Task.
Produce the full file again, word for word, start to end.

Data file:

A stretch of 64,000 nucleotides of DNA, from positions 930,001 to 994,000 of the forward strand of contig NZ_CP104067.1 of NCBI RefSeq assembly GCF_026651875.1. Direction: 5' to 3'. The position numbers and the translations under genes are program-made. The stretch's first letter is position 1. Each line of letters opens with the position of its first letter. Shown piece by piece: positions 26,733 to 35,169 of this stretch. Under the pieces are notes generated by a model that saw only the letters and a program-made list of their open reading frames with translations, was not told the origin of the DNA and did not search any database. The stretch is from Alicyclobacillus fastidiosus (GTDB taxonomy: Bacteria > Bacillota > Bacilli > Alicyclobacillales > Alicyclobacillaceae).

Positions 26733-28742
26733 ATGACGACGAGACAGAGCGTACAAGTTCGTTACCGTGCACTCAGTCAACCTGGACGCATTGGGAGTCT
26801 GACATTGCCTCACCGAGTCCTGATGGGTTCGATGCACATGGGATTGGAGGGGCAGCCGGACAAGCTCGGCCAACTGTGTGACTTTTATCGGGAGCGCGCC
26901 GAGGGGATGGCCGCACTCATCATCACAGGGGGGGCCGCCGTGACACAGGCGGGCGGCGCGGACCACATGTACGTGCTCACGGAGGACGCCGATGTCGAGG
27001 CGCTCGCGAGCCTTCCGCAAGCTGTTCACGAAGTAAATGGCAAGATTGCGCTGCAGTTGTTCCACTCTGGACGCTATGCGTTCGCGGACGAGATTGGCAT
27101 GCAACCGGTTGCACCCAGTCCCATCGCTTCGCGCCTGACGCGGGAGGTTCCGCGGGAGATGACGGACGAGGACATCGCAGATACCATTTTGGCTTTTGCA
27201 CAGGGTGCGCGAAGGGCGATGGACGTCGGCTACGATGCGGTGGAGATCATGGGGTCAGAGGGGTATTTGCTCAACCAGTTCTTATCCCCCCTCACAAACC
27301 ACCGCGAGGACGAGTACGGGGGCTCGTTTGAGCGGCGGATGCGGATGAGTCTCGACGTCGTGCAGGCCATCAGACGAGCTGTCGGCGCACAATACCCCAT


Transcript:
A stretch of 64,000 nucleotides of DNA, from positions 930,001 to 994,000 of the forward strand of contig NZ_CP104067.1 of NCBI RefSeq assembly GCF_026651875.1. Direction: 5' to 3'. The position numbers and the translations under genes are program-made. The stretch's first letter is position 1. Each line of letters opens with the position of its first letter. Shown piece by piece: positions 26,733 to 35,169 of this stretch. Under the pieces are notes generated by a model that saw only the letters and a program-made list of their open reading frames with translations, was not told the origin of the DNA and did not search any database. The stretch is from Alicyclobacillus fastidiosus (GTDB taxonomy: Bacteria > Bacillota > Bacilli > Alicyclobacillales > Alicyclobacillaceae).

Positions 26733-28742
26733 ATGACGACGAGACAGAGCGTACAAGTTCGTTACCGTGCACTCAGTCAACCTGGACGCATTGGGAGTCT
26801 GACATTGCCTCACCGAGTCCTGATGGGTTCGATGCACATGGGATTGGAGGGGCAGCCGGACAAGCTCGGCCAACTGTGTGACTTTTATCGGGAGCGCGCC
26901 GAGGGGATGGCCGCACTCATCATCACAGGGGGGGCCGCCGTGACACAGGCGGGCGGCGCGGACCACATGTACGTGCTCACGGAGGACGCCGATGTCGAGG
27001 CGCTCGCGAGCCTTCCGCAAGCTGTTCACGAAGTAAATGGCAAGATTGCGCTGCAGTTGTTCCACTCTGGACGCTATGCGTTCGCGGACGAGATTGGCAT
27101 GCAACCGGTTGCACCCAGTCCCATCGCTTCGCGCCTGACGCGGGAGGTTCCGCGGGAGATGACGGACGAGGACATCGCAGATACCATTTTGGCTTTTGCA
27201 CAGGGTGCGCGAAGGGCGATGGACGTCGGCTACGATGCGGTGGAGATCATGGGGTCAGAGGGGTATTTGCTCAACCAGTTCTTATCCCCCCTCACAAACC
27301 ACCGCGAGGACGAGTACGGGGGCTCGTTTGAGCGGCGGATGCGGATGAGTCTCGACGTCGTGCAGGCCATCAGACGAGCTGTCGGCGCACAATACCCCAT